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Brittany Smith grew up mostly in Detroit, earning a master's degree in public health from the University of Michigan. But when she and her then-boyfriend, Sam, began their careers, they ran into roadblocks. It was 2013, and Detroit was still struggling from the effects of the Great Recession. Sam Smith couldn't find full-time work. His job as a college career counselor wrapped when the campus where he worked shut down.
They began looking for an out.
"We were looking at what cities are growing for young professionals, and Charlotte was always one of the top five," says Smith, now 32.
So they picked up and moved to Charlotte, N.C., where the couple has done well. Two years ago, they bought a custom-built house. They had a daughter, Erelah, who is now 15 months old. Smith just began a new job leading a community outreach team at a health insurance company. She gave up what she calls a dream job at a different health care company because this one pays better and is more challenging. And Sam found work as a university career adviser.
"As much as I love Detroit ... I was looking for a change and more opportunity," Smith says. "And we received some great ones here in Charlotte."
The Smiths are part of an influx of African Americans to Mecklenburg County, where Charlotte is located. The African American population here has ballooned by 64% since 2000. Some people come from neighboring counties in North and South Carolina, but thousands are from Ohio, New York, Pennsylvania, New Jersey and Illinois, according to Chuck McShane, vice president of business analytics at the Charlotte Regional Business Alliance.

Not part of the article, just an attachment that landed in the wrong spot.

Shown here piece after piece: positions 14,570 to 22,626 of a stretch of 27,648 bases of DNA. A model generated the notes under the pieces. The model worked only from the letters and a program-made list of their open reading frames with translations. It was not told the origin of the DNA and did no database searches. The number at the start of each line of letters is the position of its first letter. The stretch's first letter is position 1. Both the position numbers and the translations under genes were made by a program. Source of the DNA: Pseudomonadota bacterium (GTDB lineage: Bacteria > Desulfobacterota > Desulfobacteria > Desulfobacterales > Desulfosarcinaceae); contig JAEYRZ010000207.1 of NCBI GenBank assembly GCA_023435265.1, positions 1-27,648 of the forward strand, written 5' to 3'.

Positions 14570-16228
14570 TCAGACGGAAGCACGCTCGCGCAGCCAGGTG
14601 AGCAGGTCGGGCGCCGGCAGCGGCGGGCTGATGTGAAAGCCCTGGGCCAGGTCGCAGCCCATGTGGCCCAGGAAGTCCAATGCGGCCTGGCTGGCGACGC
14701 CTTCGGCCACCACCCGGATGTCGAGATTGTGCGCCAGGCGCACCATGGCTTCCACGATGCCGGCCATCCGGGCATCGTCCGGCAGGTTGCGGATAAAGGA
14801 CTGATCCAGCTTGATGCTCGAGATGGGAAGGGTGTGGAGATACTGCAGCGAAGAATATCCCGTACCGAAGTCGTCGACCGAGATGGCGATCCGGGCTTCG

The recovery from the Great Recession has in some ways led to a tiny reversal of the Great Migration.
Other cities in the South also are attracting large numbers of African American newcomers, including Houston; Atlanta; Tallahassee, Fla.; and Columbia, S.C., according to David Harshbarger of the Metropolitan Policy Program at the Brookings Institution.
Throughout much of the 20th century, millions of African Americans left the South to escape racial discrimination, oppression and lack of opportunity, says demographer Jessica Barron of the Frontline Solutions consulting firm in Durham, N.C. They headed toward industrial cities such as Chicago, Detroit and New York for work.
"Opportunities for black folks — the South and that have never been in the same sentence," Barron says.
"That's why we got the Harlem Renaissance and Chicago blues. ... These are all a part of the story of the first Great Migration," Barron says.
But now there are new job opportunities in the South. Over the years, as manufacturing has dried up in the Rust Belt, services, tech and finance industries have grown in Southern cities. Some African Americans have started heading back South, a move that dovetails with plentiful job opportunities and more affordable housing.
Barron says migrants tend to arrive with higher education and a broader network of connections than African Americans who remained in places such as North Carolina for generations. Smith, for example, found her job through a business contact.
Upwardly mobile African Americans are benefiting from a job market that for the past two years has been the best ever. Unemployment for African Americans is at 6.7%, and last year it was even lower, marking the lowest rate since the U.S. government began tracking that measure in the 1970s.
Despite what seems like boom times for African Americans, gaps remain. The low black unemployment rate is still more than double that of white Americans. And in Charlotte, which has seen eight years of job growth, the benefits are also uneven.